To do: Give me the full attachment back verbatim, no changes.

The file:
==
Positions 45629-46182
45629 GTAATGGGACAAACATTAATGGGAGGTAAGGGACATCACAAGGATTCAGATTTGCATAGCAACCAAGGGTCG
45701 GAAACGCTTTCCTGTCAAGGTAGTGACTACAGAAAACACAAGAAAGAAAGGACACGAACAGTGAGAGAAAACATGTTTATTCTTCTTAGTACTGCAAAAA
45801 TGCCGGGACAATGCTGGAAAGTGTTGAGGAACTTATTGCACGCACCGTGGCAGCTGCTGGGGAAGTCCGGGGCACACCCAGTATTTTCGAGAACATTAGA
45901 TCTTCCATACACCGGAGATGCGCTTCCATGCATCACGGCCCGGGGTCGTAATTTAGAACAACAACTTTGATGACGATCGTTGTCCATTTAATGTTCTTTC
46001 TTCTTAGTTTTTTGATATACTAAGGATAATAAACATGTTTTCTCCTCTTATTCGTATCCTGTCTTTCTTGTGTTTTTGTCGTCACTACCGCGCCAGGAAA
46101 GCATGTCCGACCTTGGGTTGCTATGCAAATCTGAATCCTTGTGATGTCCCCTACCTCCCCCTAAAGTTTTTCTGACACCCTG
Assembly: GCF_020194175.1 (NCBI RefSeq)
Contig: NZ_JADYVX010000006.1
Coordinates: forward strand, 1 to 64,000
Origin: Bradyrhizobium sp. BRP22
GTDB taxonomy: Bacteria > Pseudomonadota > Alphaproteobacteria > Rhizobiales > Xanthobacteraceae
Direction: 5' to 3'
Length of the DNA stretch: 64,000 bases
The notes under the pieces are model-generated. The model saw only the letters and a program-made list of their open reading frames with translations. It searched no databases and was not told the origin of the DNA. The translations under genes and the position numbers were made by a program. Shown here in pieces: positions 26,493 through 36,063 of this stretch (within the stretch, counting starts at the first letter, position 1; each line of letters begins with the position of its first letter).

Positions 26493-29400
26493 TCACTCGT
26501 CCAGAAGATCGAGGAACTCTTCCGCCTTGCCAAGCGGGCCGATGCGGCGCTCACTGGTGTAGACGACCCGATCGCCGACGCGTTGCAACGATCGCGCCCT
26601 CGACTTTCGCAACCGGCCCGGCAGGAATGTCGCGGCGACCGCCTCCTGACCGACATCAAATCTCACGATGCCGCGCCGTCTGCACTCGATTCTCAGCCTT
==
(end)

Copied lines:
Positions 45629-46182
45629 GTAATGGGACAAACATTAATGGGAGGTAAGGGACATCACAAGGATTCAGATTTGCATAGCAACCAAGGGTCG
45701 GAAACGCTTTCCTGTCAAGGTAGTGACTACAGAAAACACAAGAAAGAAAGGACACGAACAGTGAGAGAAAACATGTTTATTCTTCTTAGTACTGCAAAAA
45801 TGCCGGGACAATGCTGGAAAGTGTTGAGGAACTTATTGCACGCACCGTGGCAGCTGCTGGGGAAGTCCGGGGCACACCCAGTATTTTCGAGAACATTAGA
45901 TCTTCCATACACCGGAGATGCGCTTCCATGCATCACGGCCCGGGGTCGTAATTTAGAACAACAACTTTGATGACGATCGTTGTCCATTTAATGTTCTTTC
46001 TTCTTAGTTTTTTGATATACTAAGGATAATAAACATGTTTTCTCCTCTTATTCGTATCCTGTCTTTCTTGTGTTTTTGTCGTCACTACCGCGCCAGGAAA
46101 GCATGTCCGACCTTGGGTTGCTATGCAAATCTGAATCCTTGTGATGTCCCCTACCTCCCCCTAAAGTTTTTCTGACACCCTG
Assembly: GCF_020194175.1 (NCBI RefSeq)
Contig: NZ_JADYVX010000006.1
Coordinates: forward strand, 1 to 64,000
Origin: Bradyrhizobium sp. BRP22
GTDB taxonomy: Bacteria > Pseudomonadota > Alphaproteobacteria > Rhizobiales > Xanthobacteraceae
Direction: 5' to 3'
Length of the DNA stretch: 64,000 bases
The notes under the pieces are model-generated. The model saw only the letters and a program-made list of their open reading frames with translations. It searched no databases and was not told the origin of the DNA. The translations under genes and the position numbers were made by a program. Shown here in pieces: positions 26,493 through 36,063 of this stretch (within the stretch, counting starts at the first letter, position 1; each line of letters begins with the position of its first letter).

Positions 26493-29400
26493 TCACTCGT
26501 CCAGAAGATCGAGGAACTCTTCCGCCTTGCCAAGCGGGCCGATGCGGCGCTCACTGGTGTAGACGACCCGATCGCCGACGCGTTGCAACGATCGCGCCCT
26601 CGACTTTCGCAACCGGCCCGGCAGGAATGTCGCGGCGACCGCCTCCTGACCGACATCAAATCTCACGATGCCGCGCCGTCTGCACTCGATTCTCAGCCTT